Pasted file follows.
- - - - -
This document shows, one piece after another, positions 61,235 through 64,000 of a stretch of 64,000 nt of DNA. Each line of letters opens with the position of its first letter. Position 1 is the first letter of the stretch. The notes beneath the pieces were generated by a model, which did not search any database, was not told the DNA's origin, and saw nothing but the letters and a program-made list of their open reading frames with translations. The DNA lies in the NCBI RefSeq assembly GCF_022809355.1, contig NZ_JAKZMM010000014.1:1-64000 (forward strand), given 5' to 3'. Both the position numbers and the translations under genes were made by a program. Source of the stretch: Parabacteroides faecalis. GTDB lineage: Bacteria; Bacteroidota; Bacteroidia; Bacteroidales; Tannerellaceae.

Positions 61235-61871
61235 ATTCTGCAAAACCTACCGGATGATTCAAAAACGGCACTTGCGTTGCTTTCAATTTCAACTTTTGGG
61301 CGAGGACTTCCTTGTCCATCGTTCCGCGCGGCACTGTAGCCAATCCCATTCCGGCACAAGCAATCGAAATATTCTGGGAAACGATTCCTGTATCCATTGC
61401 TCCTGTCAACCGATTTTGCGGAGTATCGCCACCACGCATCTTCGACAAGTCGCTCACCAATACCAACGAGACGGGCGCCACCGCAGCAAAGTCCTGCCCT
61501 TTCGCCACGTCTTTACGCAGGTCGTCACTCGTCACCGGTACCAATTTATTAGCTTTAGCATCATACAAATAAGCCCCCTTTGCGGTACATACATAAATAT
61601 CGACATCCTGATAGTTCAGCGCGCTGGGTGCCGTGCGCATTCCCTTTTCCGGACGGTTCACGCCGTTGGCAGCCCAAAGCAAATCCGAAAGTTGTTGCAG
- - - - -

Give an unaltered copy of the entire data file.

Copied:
This document shows, one piece after another, positions 61,235 through 64,000 of a stretch of 64,000 nt of DNA. Each line of letters opens with the position of its first letter. Position 1 is the first letter of the stretch. The notes beneath the pieces were generated by a model, which did not search any database, was not told the DNA's origin, and saw nothing but the letters and a program-made list of their open reading frames with translations. The DNA lies in the NCBI RefSeq assembly GCF_022809355.1, contig NZ_JAKZMM010000014.1:1-64000 (forward strand), given 5' to 3'. Both the position numbers and the translations under genes were made by a program. Source of the stretch: Parabacteroides faecalis. GTDB lineage: Bacteria; Bacteroidota; Bacteroidia; Bacteroidales; Tannerellaceae.

Positions 61235-61871
61235 ATTCTGCAAAACCTACCGGATGATTCAAAAACGGCACTTGCGTTGCTTTCAATTTCAACTTTTGGG
61301 CGAGGACTTCCTTGTCCATCGTTCCGCGCGGCACTGTAGCCAATCCCATTCCGGCACAAGCAATCGAAATATTCTGGGAAACGATTCCTGTATCCATTGC
61401 TCCTGTCAACCGATTTTGCGGAGTATCGCCACCACGCATCTTCGACAAGTCGCTCACCAATACCAACGAGACGGGCGCCACCGCAGCAAAGTCCTGCCCT
61501 TTCGCCACGTCTTTACGCAGGTCGTCACTCGTCACCGGTACCAATTTATTAGCTTTAGCATCATACAAATAAGCCCCCTTTGCGGTACATACATAAATAT
61601 CGACATCCTGATAGTTCAGCGCGCTGGGTGCCGTGCGCATTCCCTTTTCCGGACGGTTCACGCCGTTGGCAGCCCAAAGCAAATCCGAAAGTTGTTGCAG